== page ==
UN: 75% of 6 million Venezuelan migrants go unfed, unhoused
PANAMA CITY (AP) — The United Nations said Wednesday that almost three-quarters of the 6 million Venezuelan migrants currently in Latin America do not have adequate food, shelter, employment or medical care.
The U.N.’s International Organization for Migration said in a report that 4.37 million of the Venezuelans who fled to other countries in Latin America and the Caribbean often live on the streets or inadequate housing, and often go hungry.
Latin America and the Caribbean host 84% of the estimated total of about 7 million Venezuelans who emigrated in recent years.
The IOM and the U.N. refugee agency said that half of the Venezuelans in Latin America can’t afford three meals a day. Many are forced to turn to sex work to meet their basic needs, the report said. Other take out informal loans or turn to begging.
In Colombia, one of the countries that has received the largest number of Venezuelans, 29% of Venezuelan children between the ages of 6 and 17 are not enrolled in school.
Colombia’s human rights ombudsman, Carlos Camargo, said the influx of migrants — often from Haiti or Venezuela — waiting to cross the dangerous, jungle-clad Darien Gap into Panama is “much more serious” than last year.
“The number of migrants that have crossed into Panama is over 150,000, compared to 134,000 migrants in all of 2021, and the numbers are growing,” Camargo said.
Increasing numbers of Venezuelans are crossing Central America and Mexico and are arriving at the U.S. border.
Venezuelans recently surpassed Guatemalans and Hondurans to become the second-largest nationality stopped at the U.S. border after Mexicans. In August, Venezuelans were stopped 25,349 times, up 43% from 17,652 in July and four times the 6,301 encounters in August 2021, signaling a remarkably sudden demographic shift.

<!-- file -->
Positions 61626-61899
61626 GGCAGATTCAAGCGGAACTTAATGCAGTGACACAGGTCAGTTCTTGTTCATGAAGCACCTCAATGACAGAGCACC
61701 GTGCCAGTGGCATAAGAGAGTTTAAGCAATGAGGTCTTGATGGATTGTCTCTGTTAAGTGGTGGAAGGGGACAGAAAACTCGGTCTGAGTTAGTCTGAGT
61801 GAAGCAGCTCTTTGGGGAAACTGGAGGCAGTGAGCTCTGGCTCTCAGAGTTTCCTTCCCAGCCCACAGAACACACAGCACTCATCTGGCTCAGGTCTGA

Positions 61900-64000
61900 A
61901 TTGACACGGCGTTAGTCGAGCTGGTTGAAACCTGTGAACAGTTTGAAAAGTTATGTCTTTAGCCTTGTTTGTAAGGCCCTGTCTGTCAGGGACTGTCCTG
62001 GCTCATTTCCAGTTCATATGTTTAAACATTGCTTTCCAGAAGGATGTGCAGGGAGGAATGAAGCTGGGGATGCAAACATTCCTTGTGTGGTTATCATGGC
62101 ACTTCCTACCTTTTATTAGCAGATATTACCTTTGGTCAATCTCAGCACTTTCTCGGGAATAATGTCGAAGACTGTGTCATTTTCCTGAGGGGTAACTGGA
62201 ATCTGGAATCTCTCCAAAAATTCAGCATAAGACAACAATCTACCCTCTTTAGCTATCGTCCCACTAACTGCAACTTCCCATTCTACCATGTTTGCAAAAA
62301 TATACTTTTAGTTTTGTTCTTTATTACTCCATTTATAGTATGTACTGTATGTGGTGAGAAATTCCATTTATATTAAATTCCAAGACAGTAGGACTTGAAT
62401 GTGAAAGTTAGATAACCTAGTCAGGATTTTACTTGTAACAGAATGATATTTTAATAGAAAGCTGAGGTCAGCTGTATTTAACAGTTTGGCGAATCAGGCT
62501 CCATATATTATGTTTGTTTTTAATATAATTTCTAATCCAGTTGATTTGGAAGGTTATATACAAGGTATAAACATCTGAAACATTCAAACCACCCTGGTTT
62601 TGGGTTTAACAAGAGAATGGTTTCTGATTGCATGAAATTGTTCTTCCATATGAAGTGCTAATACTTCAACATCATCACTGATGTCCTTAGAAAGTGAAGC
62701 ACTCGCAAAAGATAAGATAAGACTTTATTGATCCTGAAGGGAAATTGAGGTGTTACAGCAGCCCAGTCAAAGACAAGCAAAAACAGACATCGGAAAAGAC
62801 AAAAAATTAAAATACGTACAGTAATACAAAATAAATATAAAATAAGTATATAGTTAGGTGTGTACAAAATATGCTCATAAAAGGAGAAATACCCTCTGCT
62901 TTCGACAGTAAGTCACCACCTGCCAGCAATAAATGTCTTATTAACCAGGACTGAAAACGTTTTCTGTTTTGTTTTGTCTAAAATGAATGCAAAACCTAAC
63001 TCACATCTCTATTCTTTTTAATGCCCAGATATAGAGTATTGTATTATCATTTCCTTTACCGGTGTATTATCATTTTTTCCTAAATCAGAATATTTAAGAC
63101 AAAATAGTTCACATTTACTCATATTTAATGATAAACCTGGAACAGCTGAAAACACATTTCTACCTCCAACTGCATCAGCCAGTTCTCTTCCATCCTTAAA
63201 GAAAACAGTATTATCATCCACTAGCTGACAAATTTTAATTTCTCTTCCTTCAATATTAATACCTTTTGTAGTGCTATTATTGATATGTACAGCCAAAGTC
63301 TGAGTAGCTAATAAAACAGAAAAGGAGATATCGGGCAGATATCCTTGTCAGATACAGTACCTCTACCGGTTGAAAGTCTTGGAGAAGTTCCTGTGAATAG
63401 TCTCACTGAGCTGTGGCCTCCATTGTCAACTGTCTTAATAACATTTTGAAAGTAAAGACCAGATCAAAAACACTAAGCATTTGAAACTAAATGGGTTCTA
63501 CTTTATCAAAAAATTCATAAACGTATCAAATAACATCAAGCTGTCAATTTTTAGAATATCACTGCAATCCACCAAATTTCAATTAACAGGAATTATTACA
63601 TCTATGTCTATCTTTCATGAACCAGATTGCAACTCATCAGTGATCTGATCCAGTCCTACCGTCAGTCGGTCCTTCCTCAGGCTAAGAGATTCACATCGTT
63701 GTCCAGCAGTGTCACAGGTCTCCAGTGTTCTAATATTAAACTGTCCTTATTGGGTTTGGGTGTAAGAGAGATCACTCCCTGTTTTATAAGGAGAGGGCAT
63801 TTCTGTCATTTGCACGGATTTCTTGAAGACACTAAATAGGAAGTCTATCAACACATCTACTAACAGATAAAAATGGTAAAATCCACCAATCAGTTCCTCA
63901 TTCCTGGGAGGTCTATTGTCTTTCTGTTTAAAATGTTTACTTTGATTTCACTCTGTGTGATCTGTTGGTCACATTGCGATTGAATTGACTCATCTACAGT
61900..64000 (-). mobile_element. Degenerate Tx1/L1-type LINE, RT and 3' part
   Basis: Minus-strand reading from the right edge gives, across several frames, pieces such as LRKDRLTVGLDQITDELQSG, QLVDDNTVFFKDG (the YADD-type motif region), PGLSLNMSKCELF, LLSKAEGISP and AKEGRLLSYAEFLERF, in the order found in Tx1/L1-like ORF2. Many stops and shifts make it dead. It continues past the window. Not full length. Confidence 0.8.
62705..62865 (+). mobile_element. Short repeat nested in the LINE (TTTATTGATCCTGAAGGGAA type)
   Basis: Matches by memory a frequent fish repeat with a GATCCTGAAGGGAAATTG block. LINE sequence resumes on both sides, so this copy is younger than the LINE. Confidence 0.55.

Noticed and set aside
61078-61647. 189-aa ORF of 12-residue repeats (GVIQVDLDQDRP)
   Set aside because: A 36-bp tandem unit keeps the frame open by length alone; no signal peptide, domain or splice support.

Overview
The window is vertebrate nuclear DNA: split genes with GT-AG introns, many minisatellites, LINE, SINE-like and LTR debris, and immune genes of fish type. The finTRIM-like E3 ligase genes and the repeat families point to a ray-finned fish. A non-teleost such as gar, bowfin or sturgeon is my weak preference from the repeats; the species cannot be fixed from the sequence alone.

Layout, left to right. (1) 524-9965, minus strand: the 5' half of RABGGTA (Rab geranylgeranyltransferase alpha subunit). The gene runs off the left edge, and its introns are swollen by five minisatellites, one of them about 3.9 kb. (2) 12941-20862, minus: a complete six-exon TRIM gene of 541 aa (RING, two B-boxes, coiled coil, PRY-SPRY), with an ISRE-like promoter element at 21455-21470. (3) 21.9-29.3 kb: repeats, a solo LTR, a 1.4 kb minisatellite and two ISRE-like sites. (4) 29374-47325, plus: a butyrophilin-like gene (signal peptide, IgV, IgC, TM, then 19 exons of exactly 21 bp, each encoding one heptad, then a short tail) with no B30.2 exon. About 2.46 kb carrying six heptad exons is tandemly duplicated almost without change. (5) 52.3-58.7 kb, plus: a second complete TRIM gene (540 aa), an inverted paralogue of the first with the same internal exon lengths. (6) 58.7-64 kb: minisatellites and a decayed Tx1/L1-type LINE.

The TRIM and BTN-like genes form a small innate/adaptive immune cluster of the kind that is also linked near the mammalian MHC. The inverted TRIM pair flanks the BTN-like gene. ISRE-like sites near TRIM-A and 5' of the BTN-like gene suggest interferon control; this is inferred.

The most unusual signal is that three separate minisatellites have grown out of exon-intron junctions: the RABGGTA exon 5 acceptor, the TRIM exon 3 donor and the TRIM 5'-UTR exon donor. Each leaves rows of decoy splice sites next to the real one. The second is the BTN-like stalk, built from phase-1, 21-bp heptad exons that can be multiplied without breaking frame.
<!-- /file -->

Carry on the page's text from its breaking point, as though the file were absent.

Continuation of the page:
The administration of U.S. President Joe Biden is developing plans for Venezuelans with financial sponsors to be granted parole to enter the United States, similar to how Ukrainians have been admitted after Russia’s invasion.
Four officials offered broad outlines of the plan to deal with a large increase in Venezuelans arriving at the U.S. border with Mexico. They spoke on condition of anonymity because they were not authorized to discuss the matter publicly.
Venezuelans who cross the border illegally by land would be immediately returned to Mexico, two officials said. Currently, Mexico only accepts migrants expelled under Title 42 authority — a pandemic-era rule that denies migrants rights to seek asylum and is designed to prevent the spread of COVID-19 — if they are from Guatemala, El Salvador or Honduras, in addition to Mexico.
Venezuelans who qualify for parole would enter the U.S. at airports, two officials said, mirroring a program introduced in April that allows Ukrainians with financial sponsors to stay for up to two years.
Associated Press wirter Elliot Spagat contributed to this story from San Diego.
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